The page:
Many medications negatively impact sexual desire. For example, many people take antidepressants, and while moods may improve, antidepressants often do not improve sexual desire, arousal or orgasms. Adjustments to medications might be an option but sometimes we need strategies that work around our necessary medications.

Nutrition, physical activity, sleep and substance use may be factors in lower levels of sexual desire. Those who consume a Mediterranean diet have fewer sexual challenges. Exercise has been found to be helpful in enhancing sexual desire. Tobacco and other substance use get in the way. So many women describe fatigue as a factor for their low desire, and we are a society that is chronically deprived of restful sleep. While it may seem completely unsexy to eat well, move often, rest, stop smoking, and moderate our substance use — these are all modifiable factors we can influence and leverage to craft desirable sexual experiences.

4. Medications of desire

I’m sure some of you were looking for the little pink pill to be at the top of my list. Make this easy, Joni!

Before you think I’m a pessimist when it comes to medicating desire, keep reading.

There are now two FDA-approved medications for low desire in women. While we don’t completely understand why they work in some women, we know they work with our brain chemistry. We have brain chemicals that can enhance or inhibit sexual desire — think dopamine, norepinephrine and melanocortin as exciters and serotonin as an inhibitor.

Flibanserin (Addyi) is a daily oral pill. Bremelanotide (Vyleesi) is a self-injection prior to anticipated sexual activity. Both seem to provide some improvement in desire for a subset of women. They are not without side effects and may not be appropriate for all women. And long-term safety data is still lacking. However, for low desire that is not attributed to an identifiable cause, these medications might an effective addition to our treatment plans.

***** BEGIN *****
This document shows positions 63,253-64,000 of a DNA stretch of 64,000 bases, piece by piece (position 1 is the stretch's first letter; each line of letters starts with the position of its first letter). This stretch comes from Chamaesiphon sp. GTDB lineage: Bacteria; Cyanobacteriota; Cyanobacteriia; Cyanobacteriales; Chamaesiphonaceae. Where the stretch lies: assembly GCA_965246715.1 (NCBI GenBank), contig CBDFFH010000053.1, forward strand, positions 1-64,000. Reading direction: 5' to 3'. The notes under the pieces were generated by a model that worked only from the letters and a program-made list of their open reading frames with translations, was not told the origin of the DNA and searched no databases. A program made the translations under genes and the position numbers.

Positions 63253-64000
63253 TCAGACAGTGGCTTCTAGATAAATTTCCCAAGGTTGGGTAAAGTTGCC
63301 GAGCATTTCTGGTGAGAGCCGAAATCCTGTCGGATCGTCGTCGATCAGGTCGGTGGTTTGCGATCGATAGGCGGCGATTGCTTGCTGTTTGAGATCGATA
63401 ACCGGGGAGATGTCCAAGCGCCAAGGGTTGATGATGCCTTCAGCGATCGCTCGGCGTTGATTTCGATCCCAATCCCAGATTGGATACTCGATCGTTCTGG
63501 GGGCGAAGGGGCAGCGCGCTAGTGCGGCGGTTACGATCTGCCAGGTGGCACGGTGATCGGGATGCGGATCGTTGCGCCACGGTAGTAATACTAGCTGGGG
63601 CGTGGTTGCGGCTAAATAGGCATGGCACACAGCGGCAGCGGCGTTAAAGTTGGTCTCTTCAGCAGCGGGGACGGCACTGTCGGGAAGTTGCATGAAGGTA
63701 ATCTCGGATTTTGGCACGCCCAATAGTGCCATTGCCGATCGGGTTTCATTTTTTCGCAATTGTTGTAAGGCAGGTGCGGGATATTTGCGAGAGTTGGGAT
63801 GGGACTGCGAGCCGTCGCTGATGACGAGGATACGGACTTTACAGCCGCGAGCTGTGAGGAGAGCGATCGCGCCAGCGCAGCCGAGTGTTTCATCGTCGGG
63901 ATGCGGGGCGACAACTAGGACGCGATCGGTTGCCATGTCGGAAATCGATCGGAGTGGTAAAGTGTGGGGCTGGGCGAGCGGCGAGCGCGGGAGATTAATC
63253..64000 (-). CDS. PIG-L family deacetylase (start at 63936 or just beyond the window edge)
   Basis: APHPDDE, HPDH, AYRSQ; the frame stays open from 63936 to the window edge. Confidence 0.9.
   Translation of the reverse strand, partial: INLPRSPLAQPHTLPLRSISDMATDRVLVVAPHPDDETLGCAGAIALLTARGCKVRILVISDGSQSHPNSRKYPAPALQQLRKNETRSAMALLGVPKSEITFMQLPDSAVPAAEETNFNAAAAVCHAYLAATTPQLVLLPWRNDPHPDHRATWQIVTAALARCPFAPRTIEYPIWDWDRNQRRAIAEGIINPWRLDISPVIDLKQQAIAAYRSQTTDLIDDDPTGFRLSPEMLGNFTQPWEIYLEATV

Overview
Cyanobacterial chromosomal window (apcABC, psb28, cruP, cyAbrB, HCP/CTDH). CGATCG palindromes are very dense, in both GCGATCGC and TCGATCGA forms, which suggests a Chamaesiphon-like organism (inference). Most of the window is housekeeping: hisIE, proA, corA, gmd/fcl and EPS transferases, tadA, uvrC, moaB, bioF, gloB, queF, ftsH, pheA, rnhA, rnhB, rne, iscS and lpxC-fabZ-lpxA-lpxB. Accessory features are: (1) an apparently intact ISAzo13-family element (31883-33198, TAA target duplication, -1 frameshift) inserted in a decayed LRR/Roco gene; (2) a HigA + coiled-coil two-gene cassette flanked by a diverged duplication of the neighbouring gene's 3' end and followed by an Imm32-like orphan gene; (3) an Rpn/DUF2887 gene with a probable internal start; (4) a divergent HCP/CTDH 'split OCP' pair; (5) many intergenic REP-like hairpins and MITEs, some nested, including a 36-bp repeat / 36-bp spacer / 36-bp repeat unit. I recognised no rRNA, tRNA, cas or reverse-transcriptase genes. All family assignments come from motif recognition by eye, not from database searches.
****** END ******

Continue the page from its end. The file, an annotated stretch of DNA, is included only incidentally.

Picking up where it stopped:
Testosterone has long been used in women for low desire. Its use is “off-label” — meaning FDA has not approved it for the use of low sexual desire. However, there is both clinical evidence and antidotal clinical experience that testosterone can be effective for some women. In 2019, a number of professional medical organizations came out with a consensus statement supporting the use of testosterone in postmenopausal women with hypoactive sexual desire.

5. Cultivating the magic

Instead of waiting for sexual desire to fall upon us like pixy dust, we can cultivate the magic of desire in ourselves. Yes, it takes planning and effort — but what great things in our lives don’t?

What is it that you want to desire? I suspect it may be more than the physical experience of sex — of desiring an orgasm. In fact, I encourage that! Knowing what we want to want is a pretty good start to getting where we want to be. Think big. Be bold. Do you want to yearn for physical touch, positive emotions, intimate connection, sexual self-esteem, empowerment, and/or the absence of shame? Let’s tackle what you truly desire.

Cultivating sexual desire is a lot like learning something new, developing a new skill, discovering a new interest. It takes a certain amount of immersion — maybe in the form of reading books, watching YouTube videos, practicing, or spending time with and learning from others with a shared interest. When we sprinkle something new throughout our life and take time to develop a passion, we find we think about it more. We might “spontaneously” find desire.

When sexual desire has become our computer screen that has “gone to sleep” — we need to move the mouse. It may not be magic. But that doesn’t mean it we can’t unearth a desire for pleasure, connection, intimacy and self-worth.